You just came home from the hospital with your newborn baby, and you're looking forward to the next six weeks without work. Your legal secretary job can wait. During the next month and a half, you plan to rest, recuperate and get to know your baby during your maternity leave.
However, as soon you get home, your mother's instincts tell you something's wrong. Your baby - who was extra big when he was born - is having trouble moving around the crib. It seems like he can't move his arm properly, and after a few minutes of internet research, you begin to suspect that he's suffering from a condition known as Erb's palsy.
What is Erb's palsy?
Erb's palsy, also referred to as brachial palsy, is a condition that affects one out of every 500 babies. Erb's palsy is the result of a brachial plexus injury that happens during childbirth. The term brachial plexus refers to a group of nerves that connect the hands and arms to the neck and spinal cord.
Injury to the brachial plexus usually happens during the birthing process in cases where the baby's shoulder, neck or head receive excessive pressure. Sometimes, the shoulder area of a baby gets trapped in the birth canal - a complication known as shoulder dystocia. This complication is especially common in large infants. The use of vacuum devices or forceps in these situations can exacerbate the chance of a baby suffering a brachial plexus injury.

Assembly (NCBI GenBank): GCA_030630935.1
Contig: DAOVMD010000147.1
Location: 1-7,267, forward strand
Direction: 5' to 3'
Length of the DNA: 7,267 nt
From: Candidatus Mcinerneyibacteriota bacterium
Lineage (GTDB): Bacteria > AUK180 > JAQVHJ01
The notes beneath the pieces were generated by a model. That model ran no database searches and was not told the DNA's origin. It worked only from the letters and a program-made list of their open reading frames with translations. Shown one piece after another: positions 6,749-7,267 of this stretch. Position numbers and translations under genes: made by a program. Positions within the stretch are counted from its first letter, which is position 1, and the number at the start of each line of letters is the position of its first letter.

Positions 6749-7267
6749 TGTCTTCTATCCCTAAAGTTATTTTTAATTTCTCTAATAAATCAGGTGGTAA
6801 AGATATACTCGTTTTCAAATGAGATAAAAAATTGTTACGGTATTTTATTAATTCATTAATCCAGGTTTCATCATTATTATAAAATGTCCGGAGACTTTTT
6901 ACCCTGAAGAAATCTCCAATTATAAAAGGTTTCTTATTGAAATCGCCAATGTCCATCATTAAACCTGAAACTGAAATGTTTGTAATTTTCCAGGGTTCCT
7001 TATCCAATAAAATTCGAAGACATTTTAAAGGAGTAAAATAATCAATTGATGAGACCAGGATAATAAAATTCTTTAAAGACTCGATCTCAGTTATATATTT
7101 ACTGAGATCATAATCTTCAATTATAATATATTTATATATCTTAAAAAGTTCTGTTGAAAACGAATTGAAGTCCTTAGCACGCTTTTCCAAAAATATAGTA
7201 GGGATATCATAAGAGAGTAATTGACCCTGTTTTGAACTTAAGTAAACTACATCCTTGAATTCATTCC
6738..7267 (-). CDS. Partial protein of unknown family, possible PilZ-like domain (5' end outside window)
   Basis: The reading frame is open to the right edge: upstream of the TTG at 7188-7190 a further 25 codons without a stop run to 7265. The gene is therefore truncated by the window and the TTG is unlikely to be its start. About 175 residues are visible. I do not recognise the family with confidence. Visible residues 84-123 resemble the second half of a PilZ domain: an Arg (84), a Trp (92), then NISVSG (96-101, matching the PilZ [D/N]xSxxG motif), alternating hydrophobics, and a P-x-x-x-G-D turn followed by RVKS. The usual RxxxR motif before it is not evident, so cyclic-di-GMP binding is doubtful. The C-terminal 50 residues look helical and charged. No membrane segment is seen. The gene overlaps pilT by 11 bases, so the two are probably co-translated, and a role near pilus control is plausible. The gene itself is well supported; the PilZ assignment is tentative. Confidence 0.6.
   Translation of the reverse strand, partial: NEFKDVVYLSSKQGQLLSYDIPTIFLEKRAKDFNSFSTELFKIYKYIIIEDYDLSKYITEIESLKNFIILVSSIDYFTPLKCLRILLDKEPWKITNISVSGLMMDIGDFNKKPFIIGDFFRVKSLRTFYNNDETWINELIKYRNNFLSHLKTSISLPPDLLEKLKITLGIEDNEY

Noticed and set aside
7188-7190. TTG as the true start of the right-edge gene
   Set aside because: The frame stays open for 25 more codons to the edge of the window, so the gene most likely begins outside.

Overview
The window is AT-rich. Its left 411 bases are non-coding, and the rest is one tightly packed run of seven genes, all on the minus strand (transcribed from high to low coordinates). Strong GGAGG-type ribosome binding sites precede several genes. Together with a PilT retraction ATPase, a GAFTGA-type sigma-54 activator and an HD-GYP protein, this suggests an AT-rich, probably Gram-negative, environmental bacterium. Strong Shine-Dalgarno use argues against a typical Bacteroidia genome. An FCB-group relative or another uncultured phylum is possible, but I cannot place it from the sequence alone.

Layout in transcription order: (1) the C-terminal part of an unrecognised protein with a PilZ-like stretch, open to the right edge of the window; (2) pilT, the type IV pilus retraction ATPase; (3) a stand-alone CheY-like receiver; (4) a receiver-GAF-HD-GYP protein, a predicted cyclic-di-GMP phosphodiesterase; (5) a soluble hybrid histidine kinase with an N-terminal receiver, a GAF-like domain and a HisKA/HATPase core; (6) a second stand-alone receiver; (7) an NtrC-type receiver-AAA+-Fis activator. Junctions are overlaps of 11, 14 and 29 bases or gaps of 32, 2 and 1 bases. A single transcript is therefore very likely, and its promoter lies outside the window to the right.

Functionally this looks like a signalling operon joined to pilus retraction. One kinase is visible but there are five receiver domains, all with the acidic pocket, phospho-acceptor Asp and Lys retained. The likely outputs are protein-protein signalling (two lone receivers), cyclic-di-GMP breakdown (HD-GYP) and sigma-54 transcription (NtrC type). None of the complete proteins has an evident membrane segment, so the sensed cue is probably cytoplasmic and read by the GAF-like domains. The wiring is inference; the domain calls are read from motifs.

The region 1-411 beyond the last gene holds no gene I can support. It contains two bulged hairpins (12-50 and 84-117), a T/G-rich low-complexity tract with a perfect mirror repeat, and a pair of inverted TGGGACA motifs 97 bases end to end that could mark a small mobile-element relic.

If the brachial plexus ruptures during delivery, the baby may develop signs of Erb's palsy. These symptoms include limpness or paralysis of a baby's arm. They may also include zero or limited movement of the baby's fingers and hands and sensation loss in the fingers and hands. Infants with Erb's palsy sometimes hold their limp arms and hands close to their bodies.
Is Erb's palsy my doctor's fault?
Treating physicians and obstetricians are sometimes to blame for a baby's development of Erb's palsy. For example, an at-fault health professional might have:
- Failed to identify the need for a cesarean section due to the size of the baby, or due to complications during childbirth.
- Failed to take appropriate action in the face of a shoulder dystocia birth complication.
- Used too much pressure on the neck, head or shoulder of the baby during childbirth.
Does your baby have Erb's palsy?
If you suspect your baby has Erb's palsy, it's important to seek medical treatment immediately. Specialized therapies and treatments for this birth injury - such as arm immobilization and rehabilitation exercises - have been shown to improve or eliminate certain cases of the condition. Sometimes surgery can also help a baby with Erb's palsy.
The above medical treatments and therapies can be very costly for the parents of an infant with brachial palsy. One way of seeking money to pay for this medical care involves the Pennsylvania civil court system. Parents of children with Erb's palsy may be able to hold the treating physicians and hospitals involved in your child's delivery financially responsible.